Molecular detection of Chlamydia spp. and risk factors in farmed siamese crocodile in the mid-northeastern provincial cluster of Thailand

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Rawikan Inchuai
Peerapol Sukon
Sompoth Weerakhun


This study surveyed the prevalence of chlamydial infection among farms in the mid-northeastern provincial cluster of Thailand by PCR and phylogenetic analyses of the sequences. Samples from 94 crocodiles were collected from 17 farms in five provinces together with farm management data. Chlamydiaceae was found in 48.94% of the samples (46/94). Of the 17 pooled samples analyzed using 16S rRNA sequencing, four samples exhibited 99.3 to 99.5% nucleotide identity with Chlamydia psittaci, three samples exhibited 99.1 to 99.3% nucleotide identity with C. crocodili, and one sample exhibited similarity to both species. The risk factors related to chlamydial infection included the source of young crocodiles and the frequency of water changes. Chlamydial infection was higher in nonclinical crocodiles than in clinical or dead crocodiles (P=0.003). Pharyngitis, fibrinous pharyngitis, hepatitis, pneumonia, and hydropericardium were commonly found in chlamydial-positive cases of ill or dead crocodiles. C. psittaci and C. crocodili were found in both clinical and nonclinical crocodiles. C. psittaci is a well-known zoonotic pathogen. C. crocodili is a new species found in Siamese crocodiles in Thailand. In conclusion, the source of young crocodiles and frequency of water changes were identified as risk factors for chlamydial infection in crocodile farms. C. crocodili should be further investigated to better understand its implications for crocodile heath.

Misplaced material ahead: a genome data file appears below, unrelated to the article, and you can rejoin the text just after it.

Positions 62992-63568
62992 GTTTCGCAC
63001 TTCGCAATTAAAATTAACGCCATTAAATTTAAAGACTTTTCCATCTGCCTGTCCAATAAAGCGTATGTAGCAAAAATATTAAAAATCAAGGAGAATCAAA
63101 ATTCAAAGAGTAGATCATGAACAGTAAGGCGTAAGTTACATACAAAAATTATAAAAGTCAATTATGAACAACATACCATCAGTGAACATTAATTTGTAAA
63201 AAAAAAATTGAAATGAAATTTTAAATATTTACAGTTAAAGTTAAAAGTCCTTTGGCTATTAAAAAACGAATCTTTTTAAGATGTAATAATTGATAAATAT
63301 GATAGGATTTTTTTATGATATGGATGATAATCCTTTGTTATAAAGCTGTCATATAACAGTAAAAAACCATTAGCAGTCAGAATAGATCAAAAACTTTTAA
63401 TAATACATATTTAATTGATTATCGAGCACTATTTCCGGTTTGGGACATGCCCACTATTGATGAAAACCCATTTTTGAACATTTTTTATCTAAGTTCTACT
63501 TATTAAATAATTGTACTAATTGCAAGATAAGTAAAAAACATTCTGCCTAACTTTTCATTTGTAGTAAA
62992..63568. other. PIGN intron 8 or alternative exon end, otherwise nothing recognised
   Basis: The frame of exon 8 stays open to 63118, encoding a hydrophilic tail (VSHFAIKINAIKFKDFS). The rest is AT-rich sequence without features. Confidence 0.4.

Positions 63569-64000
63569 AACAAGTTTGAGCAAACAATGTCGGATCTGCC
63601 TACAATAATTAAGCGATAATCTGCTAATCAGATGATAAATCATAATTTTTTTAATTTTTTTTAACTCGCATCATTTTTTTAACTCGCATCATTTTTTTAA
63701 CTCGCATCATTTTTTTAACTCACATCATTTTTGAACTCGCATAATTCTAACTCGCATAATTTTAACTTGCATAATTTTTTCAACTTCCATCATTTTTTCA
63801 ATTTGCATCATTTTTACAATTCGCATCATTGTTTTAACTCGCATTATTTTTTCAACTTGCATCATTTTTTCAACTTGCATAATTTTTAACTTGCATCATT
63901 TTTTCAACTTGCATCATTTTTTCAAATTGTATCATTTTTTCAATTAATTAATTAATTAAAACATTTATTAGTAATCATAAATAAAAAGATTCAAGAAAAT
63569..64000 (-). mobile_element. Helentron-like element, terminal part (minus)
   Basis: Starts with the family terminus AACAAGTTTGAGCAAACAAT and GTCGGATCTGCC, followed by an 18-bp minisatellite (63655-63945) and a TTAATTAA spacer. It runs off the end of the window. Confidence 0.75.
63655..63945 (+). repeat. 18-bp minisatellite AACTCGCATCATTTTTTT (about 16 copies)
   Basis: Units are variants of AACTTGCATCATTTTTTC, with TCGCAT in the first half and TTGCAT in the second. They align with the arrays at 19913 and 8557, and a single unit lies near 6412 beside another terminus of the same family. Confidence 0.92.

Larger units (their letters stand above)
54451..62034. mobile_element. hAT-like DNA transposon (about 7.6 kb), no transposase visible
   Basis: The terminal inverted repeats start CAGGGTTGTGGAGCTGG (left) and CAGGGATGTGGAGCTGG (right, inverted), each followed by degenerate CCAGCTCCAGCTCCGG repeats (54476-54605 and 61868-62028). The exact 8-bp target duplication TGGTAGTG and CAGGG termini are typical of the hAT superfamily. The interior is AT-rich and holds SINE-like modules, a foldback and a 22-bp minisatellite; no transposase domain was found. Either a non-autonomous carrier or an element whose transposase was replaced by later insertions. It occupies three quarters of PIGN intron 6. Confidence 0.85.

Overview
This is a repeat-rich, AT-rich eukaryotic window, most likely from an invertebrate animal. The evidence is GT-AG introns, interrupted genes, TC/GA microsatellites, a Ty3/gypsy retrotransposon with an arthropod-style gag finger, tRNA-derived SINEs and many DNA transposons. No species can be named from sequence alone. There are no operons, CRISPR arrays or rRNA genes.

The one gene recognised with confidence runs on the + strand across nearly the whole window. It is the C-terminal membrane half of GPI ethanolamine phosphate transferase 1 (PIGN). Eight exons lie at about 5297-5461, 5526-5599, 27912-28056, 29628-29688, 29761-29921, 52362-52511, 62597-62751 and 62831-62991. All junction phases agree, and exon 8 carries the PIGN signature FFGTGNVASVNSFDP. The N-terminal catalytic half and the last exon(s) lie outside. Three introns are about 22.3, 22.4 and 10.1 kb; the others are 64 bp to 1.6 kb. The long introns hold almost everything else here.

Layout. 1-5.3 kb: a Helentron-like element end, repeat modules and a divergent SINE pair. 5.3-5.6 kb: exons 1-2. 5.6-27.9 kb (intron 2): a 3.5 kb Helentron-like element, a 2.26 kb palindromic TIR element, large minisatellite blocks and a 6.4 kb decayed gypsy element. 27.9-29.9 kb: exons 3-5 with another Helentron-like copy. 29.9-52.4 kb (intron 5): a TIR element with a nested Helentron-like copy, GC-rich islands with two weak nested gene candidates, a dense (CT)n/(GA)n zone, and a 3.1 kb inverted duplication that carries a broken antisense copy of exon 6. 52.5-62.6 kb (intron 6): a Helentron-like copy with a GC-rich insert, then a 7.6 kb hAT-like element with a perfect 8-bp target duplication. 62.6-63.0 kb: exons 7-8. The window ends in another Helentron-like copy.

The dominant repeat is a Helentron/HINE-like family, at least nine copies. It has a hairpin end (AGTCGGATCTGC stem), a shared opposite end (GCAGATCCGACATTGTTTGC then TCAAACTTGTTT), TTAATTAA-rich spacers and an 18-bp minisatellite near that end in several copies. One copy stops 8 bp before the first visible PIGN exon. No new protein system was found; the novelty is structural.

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Inchuai, R. ., Sukon, P. ., & Weerakhun, S. . (2022). Molecular detection of Chlamydia spp. and risk factors in farmed siamese crocodile in the mid-northeastern provincial cluster of Thailand: Veterinary Integrative Sciences, 20(1), 231–245. Retrieved from
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